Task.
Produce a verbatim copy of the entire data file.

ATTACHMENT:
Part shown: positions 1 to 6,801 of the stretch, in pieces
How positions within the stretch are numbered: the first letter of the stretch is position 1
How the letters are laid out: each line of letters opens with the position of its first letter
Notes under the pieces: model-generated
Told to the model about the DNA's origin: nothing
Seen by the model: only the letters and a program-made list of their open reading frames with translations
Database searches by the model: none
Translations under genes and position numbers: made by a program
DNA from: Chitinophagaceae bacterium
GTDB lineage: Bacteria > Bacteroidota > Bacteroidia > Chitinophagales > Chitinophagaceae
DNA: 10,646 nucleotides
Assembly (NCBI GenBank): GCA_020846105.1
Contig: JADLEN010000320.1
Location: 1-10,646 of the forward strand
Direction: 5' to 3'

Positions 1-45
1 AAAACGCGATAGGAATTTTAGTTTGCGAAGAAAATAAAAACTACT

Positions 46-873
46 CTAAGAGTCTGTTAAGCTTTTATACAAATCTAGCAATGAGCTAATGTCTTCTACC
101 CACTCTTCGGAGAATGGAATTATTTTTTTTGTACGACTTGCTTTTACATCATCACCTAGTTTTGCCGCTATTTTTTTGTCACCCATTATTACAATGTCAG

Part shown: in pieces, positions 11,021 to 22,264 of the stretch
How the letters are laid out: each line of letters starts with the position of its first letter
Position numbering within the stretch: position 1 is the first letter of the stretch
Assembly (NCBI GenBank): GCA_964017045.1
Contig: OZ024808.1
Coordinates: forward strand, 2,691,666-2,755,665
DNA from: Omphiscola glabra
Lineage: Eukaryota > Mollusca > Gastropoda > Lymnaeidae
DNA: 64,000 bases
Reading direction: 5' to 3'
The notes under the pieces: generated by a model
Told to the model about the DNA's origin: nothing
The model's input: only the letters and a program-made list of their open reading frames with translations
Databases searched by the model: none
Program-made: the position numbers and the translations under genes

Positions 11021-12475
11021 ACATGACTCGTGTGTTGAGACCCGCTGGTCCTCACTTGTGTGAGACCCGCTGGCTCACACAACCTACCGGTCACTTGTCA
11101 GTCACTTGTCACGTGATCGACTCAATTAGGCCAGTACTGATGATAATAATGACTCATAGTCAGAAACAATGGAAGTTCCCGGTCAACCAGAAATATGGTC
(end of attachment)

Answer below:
Part shown: positions 1 to 6,801 of the stretch, in pieces
How positions within the stretch are numbered: the first letter of the stretch is position 1
How the letters are laid out: each line of letters opens with the position of its first letter
Notes under the pieces: model-generated
Told to the model about the DNA's origin: nothing
Seen by the model: only the letters and a program-made list of their open reading frames with translations
Database searches by the model: none
Translations under genes and position numbers: made by a program
DNA from: Chitinophagaceae bacterium
GTDB lineage: Bacteria > Bacteroidota > Bacteroidia > Chitinophagales > Chitinophagaceae
DNA: 10,646 nucleotides
Assembly (NCBI GenBank): GCA_020846105.1
Contig: JADLEN010000320.1
Location: 1-10,646 of the forward strand
Direction: 5' to 3'

Positions 1-45
1 AAAACGCGATAGGAATTTTAGTTTGCGAAGAAAATAAAAACTACT

Positions 46-873
46 CTAAGAGTCTGTTAAGCTTTTATACAAATCTAGCAATGAGCTAATGTCTTCTACC
101 CACTCTTCGGAGAATGGAATTATTTTTTTTGTACGACTTGCTTTTACATCATCACCTAGTTTTGCCGCTATTTTTTTGTCACCCATTATTACAATGTCAG

Part shown: in pieces, positions 11,021 to 22,264 of the stretch
How the letters are laid out: each line of letters starts with the position of its first letter
Position numbering within the stretch: position 1 is the first letter of the stretch
Assembly (NCBI GenBank): GCA_964017045.1
Contig: OZ024808.1
Coordinates: forward strand, 2,691,666-2,755,665
DNA from: Omphiscola glabra
Lineage: Eukaryota > Mollusca > Gastropoda > Lymnaeidae
DNA: 64,000 bases
Reading direction: 5' to 3'
The notes under the pieces: generated by a model
Told to the model about the DNA's origin: nothing
The model's input: only the letters and a program-made list of their open reading frames with translations
Databases searched by the model: none
Program-made: the position numbers and the translations under genes

Positions 11021-12475
11021 ACATGACTCGTGTGTTGAGACCCGCTGGTCCTCACTTGTGTGAGACCCGCTGGCTCACACAACCTACCGGTCACTTGTCA
11101 GTCACTTGTCACGTGATCGACTCAATTAGGCCAGTACTGATGATAATAATGACTCATAGTCAGAAACAATGGAAGTTCCCGGTCAACCAGAAATATGGTC